- Network opportunities: joint ventures, strategic alliances, channel partnerships, etc.
- Financial strength and stability, e.g. Apple, BMW, Carrefour, Microsoft, Siemens.
- (Relative) cost-to-serve advantage e.g. Bosch, Facebook, Gillette, Matsushita, SAP, Wrigley’s etc.
- Price flexibility (low-competitive-high), especially when aligned with global brand management capabilities, e.g. the Swatch Group and its multiple ‘brand families’ (Blancpain, Longines, Omega, Rado, Swatch, Tissot,). See Chapter Three, Strategic Marketing).
- Countertrade competencies, especially for latent demand where the need is clear, but the funds are lacking (see Chapter Two, Analysing Global and Domestic Markets), e.g. GE power stations in India exchanged for a percentage of energy output earnings.
- Relevant product quality for selected country markets, e.g. don’t ‘over-engineer’ products for relatively poor markets and segments; or plan an upgrade path, e.g. Philips Medical Systems which build an installed base of ‘base-line’ scanners in emerging markets with an eye on future add-on modules being purchased by customers.
- Relevant product range for country market, e.g. McDonald’s, EuroDisney (eventually), Philips Medical Systems.
- Services, combining ‘feel-good-factor’ with revenue generation potential.
- Customisation ability, especially ‘mass customisation’ for consumer markets (e.g. Swatch) or B2B markets (e.g. IBM Key Account Management programmes).
- Channel management competencies, e.g. Gillette, parent company P&G, Unilever; SAP and IBM in SME market spaces.
- Strategic brand management, e.g. Reckitt Benckiser (brands include: Air wick, Clearasil, Dettol, Durex, Gaviscon, Harpic, Lysol, Mucinex, Nurofen, Scholl, Strepsils, Veet). See Chapter Four, Strategic Brand Management.
- Employee engagement and investment (see below).
- Be adaptive in value propositions and markets.
- Manage distributors better.
- Exploit joint ventures and strategic alliances – don’t be exploited. Best of all, seek mutual gain.
- Develop better language skills for international marketing: as former German Chancellor Willy Brandt observed, “If I am selling to you, I speak your language. If I am buying, dan mussen sie Deutsch sprechen”.
- Understand non-verbal nuances in international marketing communications and respect cultural traditions, whether for internal management processes or for foreign country customer and business partner relationships.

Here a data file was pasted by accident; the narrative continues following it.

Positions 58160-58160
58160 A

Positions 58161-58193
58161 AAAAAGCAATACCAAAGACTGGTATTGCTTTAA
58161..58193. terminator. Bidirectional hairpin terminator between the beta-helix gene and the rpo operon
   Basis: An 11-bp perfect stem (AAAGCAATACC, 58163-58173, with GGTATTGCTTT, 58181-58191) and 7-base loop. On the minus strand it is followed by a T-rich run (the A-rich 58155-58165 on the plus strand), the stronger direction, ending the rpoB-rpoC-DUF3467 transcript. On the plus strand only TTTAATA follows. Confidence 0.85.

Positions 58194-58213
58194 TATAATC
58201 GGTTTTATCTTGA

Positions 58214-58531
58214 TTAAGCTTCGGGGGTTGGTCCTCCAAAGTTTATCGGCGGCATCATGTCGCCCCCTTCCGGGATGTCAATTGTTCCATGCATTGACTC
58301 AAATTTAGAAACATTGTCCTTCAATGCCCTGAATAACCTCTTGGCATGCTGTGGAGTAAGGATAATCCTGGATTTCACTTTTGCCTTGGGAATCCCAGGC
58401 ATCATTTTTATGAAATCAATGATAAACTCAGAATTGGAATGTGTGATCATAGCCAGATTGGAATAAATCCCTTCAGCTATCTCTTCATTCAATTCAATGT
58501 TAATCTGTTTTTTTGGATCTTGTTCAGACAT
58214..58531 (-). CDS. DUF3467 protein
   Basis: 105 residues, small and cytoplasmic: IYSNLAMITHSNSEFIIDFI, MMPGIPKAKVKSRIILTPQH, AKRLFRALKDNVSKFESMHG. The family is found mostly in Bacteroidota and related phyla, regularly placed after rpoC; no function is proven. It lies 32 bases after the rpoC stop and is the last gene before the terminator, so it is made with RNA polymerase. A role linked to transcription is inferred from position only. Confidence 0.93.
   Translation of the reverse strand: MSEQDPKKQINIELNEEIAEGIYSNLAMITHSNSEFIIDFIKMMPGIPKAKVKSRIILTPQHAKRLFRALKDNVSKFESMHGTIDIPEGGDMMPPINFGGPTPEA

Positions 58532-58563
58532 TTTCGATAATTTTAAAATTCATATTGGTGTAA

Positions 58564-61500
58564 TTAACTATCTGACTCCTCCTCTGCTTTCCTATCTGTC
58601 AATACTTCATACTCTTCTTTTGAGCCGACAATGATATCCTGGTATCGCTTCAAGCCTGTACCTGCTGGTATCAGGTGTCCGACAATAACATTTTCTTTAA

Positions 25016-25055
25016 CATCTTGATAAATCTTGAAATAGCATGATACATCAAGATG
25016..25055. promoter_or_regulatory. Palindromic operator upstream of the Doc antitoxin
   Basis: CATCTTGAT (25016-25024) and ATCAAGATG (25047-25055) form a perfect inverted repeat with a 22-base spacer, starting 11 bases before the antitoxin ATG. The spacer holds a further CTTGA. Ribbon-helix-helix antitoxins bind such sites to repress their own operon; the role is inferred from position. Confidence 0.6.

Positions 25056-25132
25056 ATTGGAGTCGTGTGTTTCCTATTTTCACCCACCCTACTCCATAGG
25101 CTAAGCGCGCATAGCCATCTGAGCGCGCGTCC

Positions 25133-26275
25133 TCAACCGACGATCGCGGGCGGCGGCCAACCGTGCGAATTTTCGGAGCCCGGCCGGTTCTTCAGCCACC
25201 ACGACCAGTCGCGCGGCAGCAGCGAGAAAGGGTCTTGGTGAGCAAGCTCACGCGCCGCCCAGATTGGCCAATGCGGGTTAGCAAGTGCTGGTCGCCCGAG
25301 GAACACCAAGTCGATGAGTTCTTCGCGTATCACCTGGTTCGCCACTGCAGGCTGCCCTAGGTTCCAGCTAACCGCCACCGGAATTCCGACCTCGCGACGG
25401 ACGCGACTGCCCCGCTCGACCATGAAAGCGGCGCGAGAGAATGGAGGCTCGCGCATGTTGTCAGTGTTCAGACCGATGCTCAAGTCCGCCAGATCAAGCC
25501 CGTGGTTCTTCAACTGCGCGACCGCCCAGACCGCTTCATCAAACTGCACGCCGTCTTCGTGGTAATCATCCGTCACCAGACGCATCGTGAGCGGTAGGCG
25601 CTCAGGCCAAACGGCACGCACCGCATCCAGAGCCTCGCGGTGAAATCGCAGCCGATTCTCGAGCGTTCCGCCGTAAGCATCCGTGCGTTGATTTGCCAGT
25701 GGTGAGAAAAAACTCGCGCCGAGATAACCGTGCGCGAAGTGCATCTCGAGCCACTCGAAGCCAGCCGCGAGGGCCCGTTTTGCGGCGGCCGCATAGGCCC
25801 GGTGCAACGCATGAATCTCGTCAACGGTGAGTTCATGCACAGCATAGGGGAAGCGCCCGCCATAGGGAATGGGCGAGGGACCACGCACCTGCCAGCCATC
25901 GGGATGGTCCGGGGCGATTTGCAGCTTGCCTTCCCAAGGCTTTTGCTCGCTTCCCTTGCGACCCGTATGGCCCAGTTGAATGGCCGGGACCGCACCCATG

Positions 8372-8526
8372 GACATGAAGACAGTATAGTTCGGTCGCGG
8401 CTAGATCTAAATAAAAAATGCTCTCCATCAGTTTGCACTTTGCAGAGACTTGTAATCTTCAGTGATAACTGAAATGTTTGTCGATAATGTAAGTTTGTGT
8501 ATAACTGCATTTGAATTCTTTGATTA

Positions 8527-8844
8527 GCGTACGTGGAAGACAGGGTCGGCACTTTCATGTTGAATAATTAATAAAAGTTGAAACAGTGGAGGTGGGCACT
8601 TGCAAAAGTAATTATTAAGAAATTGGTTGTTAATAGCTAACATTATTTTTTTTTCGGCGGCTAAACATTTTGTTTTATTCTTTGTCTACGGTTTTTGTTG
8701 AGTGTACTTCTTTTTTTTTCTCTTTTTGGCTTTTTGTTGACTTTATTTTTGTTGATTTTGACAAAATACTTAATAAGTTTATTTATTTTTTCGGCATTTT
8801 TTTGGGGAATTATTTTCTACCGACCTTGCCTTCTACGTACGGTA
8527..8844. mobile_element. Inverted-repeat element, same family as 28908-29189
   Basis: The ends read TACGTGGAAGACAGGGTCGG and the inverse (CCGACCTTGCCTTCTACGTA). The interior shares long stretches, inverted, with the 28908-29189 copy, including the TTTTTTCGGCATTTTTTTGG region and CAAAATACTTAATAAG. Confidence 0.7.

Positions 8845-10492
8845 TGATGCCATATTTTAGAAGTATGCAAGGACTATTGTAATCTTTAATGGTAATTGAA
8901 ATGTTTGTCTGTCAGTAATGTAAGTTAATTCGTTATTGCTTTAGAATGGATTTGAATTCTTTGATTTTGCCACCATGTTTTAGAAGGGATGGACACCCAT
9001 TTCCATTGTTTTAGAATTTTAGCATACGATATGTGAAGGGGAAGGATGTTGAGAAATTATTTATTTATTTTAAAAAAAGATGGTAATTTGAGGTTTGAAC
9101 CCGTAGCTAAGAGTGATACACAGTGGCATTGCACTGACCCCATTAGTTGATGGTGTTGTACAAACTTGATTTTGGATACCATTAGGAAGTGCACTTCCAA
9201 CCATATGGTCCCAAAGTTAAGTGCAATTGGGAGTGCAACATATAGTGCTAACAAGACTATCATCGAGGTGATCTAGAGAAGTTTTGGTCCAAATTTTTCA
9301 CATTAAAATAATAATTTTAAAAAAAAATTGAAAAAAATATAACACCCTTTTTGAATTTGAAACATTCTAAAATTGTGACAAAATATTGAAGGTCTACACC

- Anything else relevant to the specific business strategy opportunity?
Starting with the Prologue to this book we have introduced and discussed the seminal, prescient work of Adam Smith and without doubt his Wealth of Nations treatise can be seen as a blueprint for capitalism and free international trade. Perhaps the strongest critique made of his philosophy has related to its emphasis on ‘self-interest’ which was at its core and which we cited earlier in the Prologue. But, as the world-renowned cognitive psychologist, linguist, and popular science author Professor Steven Pinker observed:
Smith was not saying that people are ruthlessly selfish, or that they ought to be; he was one of history’s keenest commentators on human sympathy. He only said that in a market, whatever tendency people have to care for their families and themselves can work to the good of all. Exchange can make an entire society not just richer but nicer, because in an effective market it is cheaper to buy things than to steal them, and other people are more valuable to you alive than dead.
This sounds like a reasonable post-Brexit philosophy for the relationship between the UK and the remaining members of its partner in divorce, the EU.
Only time will tell and only a fool would tell you otherwise.
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All content © Colin Edward Egan, 2021